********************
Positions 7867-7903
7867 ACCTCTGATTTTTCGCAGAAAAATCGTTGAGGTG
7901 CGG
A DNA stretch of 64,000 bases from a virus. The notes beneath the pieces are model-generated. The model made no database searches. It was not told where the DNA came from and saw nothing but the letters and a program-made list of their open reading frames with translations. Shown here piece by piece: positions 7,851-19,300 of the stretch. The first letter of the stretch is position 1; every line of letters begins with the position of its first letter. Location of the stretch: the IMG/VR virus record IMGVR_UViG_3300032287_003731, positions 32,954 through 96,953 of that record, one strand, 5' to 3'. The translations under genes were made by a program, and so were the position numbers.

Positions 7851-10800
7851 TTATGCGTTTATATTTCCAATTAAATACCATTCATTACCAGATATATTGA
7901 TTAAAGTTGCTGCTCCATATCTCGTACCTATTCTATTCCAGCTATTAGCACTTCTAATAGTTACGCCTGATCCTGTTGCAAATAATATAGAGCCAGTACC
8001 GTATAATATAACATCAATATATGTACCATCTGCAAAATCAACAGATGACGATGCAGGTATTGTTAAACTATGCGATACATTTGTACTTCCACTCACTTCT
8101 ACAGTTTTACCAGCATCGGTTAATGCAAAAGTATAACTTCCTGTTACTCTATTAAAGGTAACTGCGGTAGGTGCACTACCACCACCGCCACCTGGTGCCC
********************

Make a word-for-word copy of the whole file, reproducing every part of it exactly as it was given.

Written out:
Positions 7867-7903
7867 ACCTCTGATTTTTCGCAGAAAAATCGTTGAGGTG
7901 CGG
A DNA stretch of 64,000 bases from a virus. The notes beneath the pieces are model-generated. The model made no database searches. It was not told where the DNA came from and saw nothing but the letters and a program-made list of their open reading frames with translations. Shown here piece by piece: positions 7,851-19,300 of the stretch. The first letter of the stretch is position 1; every line of letters begins with the position of its first letter. Location of the stretch: the IMG/VR virus record IMGVR_UViG_3300032287_003731, positions 32,954 through 96,953 of that record, one strand, 5' to 3'. The translations under genes were made by a program, and so were the position numbers.

Positions 7851-10800
7851 TTATGCGTTTATATTTCCAATTAAATACCATTCATTACCAGATATATTGA
7901 TTAAAGTTGCTGCTCCATATCTCGTACCTATTCTATTCCAGCTATTAGCACTTCTAATAGTTACGCCTGATCCTGTTGCAAATAATATAGAGCCAGTACC
8001 GTATAATATAACATCAATATATGTACCATCTGCAAAATCAACAGATGACGATGCAGGTATTGTTAAACTATGCGATACATTTGTACTTCCACTCACTTCT
8101 ACAGTTTTACCAGCATCGGTTAATGCAAAAGTATAACTTCCTGTTACTCTATTAAAGGTAACTGCGGTAGGTGCACTACCACCACCGCCACCTGGTGCCC